I preached my first sermon twenty-five years ago, on October 17, 1993, at the ripe age of 15. After spending the first nine months filling in for pastors, preaching “fifth Sunday youth services,” and being the “evangelist” for several revivals, I began to serve a church as an interim pastor. Nine months into that interim pastorate, the church I served realized they couldn’t get rid of me, so they asked me to be their pastor. Except for a two-year journey in the desert of youth ministry (typed jokingly) I’ve stood behind pulpits in three states as a pastor.
Early on in my preaching ministry I developed the habit of preaching in series. There are times when I’ll preach a “stand alone” message that is not part of a series, but during any given year, 95% of the messages I preach will be part of a series of messages. Those message series will either be grouped by topic / theme, or they’ll focus on a particular passage or book in the Bible.
There have been times when I’ve paused a series for a Sunday or two, maybe to accommodate a unique service or to address a specific text that speaks to an issue that’s been heightened in our culture. For example, I stepped out of the series I was preaching the Sunday after 9/11. But I have never suspended a series of messages in order to preach an entirely different series of messages. Until now.
If you’ve been hanging out at FBC on Sunday mornings for the past several weeks you know that I am currently preaching a series of messages from Revelation 2-3, which focus on the message Christ delivered to specific churches in the past, but which still has application for any church today. We’ve worked through most of those letters, with two more messages to go. But we’ll put a tremendously long pause on that series as I introduce a completely new series of messages this Sunday.
I have been pondering and praying about such a shift for a few weeks. Breaking out of a series without having it tied up nice and neat is a difficult thing for me to initiate. My preference is to finish a series in successive order. However, I could not ignore the reality that the Spirit was speaking to my heart.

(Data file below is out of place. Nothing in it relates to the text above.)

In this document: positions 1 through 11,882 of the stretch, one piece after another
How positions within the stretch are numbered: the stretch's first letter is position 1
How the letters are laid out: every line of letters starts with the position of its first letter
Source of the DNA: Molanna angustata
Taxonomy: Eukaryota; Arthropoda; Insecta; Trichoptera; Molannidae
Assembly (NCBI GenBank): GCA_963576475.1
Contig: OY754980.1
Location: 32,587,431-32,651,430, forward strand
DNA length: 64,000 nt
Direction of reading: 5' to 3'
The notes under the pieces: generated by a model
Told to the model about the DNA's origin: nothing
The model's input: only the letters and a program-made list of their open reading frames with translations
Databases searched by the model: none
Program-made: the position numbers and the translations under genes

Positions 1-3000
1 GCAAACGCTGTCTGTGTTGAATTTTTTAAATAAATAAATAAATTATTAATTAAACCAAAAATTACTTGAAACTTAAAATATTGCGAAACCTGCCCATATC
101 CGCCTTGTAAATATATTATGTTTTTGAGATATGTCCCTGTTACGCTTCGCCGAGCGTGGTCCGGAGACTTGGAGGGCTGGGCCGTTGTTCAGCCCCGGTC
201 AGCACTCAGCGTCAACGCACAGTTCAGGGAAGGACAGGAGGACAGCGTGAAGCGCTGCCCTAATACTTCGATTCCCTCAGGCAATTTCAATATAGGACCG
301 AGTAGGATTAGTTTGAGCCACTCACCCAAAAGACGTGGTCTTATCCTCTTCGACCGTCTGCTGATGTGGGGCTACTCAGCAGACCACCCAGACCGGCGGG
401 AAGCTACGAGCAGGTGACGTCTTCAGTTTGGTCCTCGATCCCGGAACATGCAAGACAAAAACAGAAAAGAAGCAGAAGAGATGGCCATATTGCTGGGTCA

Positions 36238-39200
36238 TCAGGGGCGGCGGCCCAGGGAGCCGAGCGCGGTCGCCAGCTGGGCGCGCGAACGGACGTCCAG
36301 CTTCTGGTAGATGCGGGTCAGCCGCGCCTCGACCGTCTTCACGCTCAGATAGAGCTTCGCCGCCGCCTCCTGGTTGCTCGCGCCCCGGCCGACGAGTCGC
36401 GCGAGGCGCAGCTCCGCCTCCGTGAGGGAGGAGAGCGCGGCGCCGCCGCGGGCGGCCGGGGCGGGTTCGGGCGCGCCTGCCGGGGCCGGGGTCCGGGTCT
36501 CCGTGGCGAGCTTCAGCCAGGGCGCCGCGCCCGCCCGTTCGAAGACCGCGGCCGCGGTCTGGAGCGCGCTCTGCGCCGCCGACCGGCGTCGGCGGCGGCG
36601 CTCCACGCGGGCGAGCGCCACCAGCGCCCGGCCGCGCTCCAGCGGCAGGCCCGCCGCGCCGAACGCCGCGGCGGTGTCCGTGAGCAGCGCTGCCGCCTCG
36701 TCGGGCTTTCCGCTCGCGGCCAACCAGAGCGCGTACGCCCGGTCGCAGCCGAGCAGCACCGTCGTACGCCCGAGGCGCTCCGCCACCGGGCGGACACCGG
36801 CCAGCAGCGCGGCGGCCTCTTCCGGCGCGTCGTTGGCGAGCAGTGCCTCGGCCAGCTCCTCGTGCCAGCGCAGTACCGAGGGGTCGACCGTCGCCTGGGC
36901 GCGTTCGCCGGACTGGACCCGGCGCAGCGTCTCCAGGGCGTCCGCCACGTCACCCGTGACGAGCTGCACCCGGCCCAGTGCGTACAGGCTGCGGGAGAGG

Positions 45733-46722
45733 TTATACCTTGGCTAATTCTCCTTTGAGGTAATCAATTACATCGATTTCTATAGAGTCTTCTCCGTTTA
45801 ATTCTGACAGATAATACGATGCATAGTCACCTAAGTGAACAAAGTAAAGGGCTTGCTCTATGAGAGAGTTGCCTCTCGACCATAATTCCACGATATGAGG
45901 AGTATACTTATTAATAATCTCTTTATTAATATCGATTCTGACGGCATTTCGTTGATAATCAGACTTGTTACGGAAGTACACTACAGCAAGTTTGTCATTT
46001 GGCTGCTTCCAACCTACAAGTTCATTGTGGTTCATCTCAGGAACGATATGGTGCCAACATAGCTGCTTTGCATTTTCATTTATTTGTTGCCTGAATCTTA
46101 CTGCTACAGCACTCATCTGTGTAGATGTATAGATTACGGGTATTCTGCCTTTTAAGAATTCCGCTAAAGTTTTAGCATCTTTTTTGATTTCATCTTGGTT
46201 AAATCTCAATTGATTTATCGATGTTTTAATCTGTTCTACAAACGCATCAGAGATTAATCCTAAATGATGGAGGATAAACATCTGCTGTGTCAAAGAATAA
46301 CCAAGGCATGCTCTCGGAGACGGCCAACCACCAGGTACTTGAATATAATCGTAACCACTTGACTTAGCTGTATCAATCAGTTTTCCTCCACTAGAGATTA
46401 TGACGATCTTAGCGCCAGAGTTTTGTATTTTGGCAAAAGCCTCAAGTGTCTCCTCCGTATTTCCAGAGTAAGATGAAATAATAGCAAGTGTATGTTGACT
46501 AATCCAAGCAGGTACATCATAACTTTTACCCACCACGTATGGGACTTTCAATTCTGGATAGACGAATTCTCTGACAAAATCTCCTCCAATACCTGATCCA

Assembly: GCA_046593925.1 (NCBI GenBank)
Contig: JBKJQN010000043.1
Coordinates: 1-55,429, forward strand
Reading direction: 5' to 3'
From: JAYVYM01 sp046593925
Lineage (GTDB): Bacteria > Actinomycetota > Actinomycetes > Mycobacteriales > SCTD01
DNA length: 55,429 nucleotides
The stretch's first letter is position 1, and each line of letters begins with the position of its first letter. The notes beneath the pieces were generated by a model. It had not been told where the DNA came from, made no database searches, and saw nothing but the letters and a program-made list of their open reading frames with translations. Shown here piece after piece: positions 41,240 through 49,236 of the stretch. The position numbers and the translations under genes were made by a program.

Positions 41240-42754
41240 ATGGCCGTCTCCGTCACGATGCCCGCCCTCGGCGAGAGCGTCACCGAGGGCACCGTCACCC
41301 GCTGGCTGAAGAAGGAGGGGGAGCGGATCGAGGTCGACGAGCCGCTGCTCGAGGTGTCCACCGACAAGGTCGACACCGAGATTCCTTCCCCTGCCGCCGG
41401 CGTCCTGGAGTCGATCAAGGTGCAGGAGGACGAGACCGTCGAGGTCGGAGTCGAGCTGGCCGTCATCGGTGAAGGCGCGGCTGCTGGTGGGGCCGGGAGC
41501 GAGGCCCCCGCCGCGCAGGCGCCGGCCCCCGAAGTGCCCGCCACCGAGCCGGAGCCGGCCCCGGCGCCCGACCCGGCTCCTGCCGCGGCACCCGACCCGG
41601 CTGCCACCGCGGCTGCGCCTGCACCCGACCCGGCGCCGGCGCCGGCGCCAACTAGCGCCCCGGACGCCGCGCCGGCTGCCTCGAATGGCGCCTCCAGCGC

You see, over the past couple of months, I have spoken with people engaged in spiritually battle, or I’ve witnessed first-hand the tremendous onslaught of the enemy against God’s people and against the Lord’s church. I would never, ever divulge the confidential conversations I have with people. Nor would I ever reveal tender circumstances in which I’m called to mediate, counsel, or help people navigate. And it does not violate any of those confidences to simply state that in these past many weeks, those under my pastoral watch and care have endured many deep and steep valleys.
Thankfully, Scripture is not silent concerning these valleys. As I contemplate the collective grouping of struggles and trials that I’ve witnessed recently, I’m drawn to several places in Scripture which speak to those issues. To help me better process a Christ-like response, and to enable all our congregation and guests to hear the truth of Scripture regarding those seasons of life, I will share a six-part message series titled “Mixed Emotions: When Faith and Feelings collide.”
Over the course of these six messages, we will learn what God has to say about things like finding rest, dealing with depression and despair, what to do when our heart is filled with worry and anxiety, how to embrace a biblical response to the anger we face, how Jesus can take away our shame, and what Scripture has to say about how we can pursue, find, and experience happiness.
As I’ve shared before, people tend to be in one of three situations when it comes to experiencing a valley in life. You may be in the middle of one right now. If not, you might have just come out of one. If neither of those is your experience, chances are you’re about to go through one soon. Life in our fallen world is a rhythm of moments on top of the mountain and times spent in the valley. Thankfully, we don’t have to travel through the valley alone. In fact, God has equipped us to be able to not only endure the valley but thrive in it as our faith meets AND EXCEEDS our feelings. That will be our focus in this series, and that will be my prayer for you.
Let’s get started this Sunday at 10:30 as we look at “The Quest for Rest” from Hebrews 4:1-11. I hope to see you there.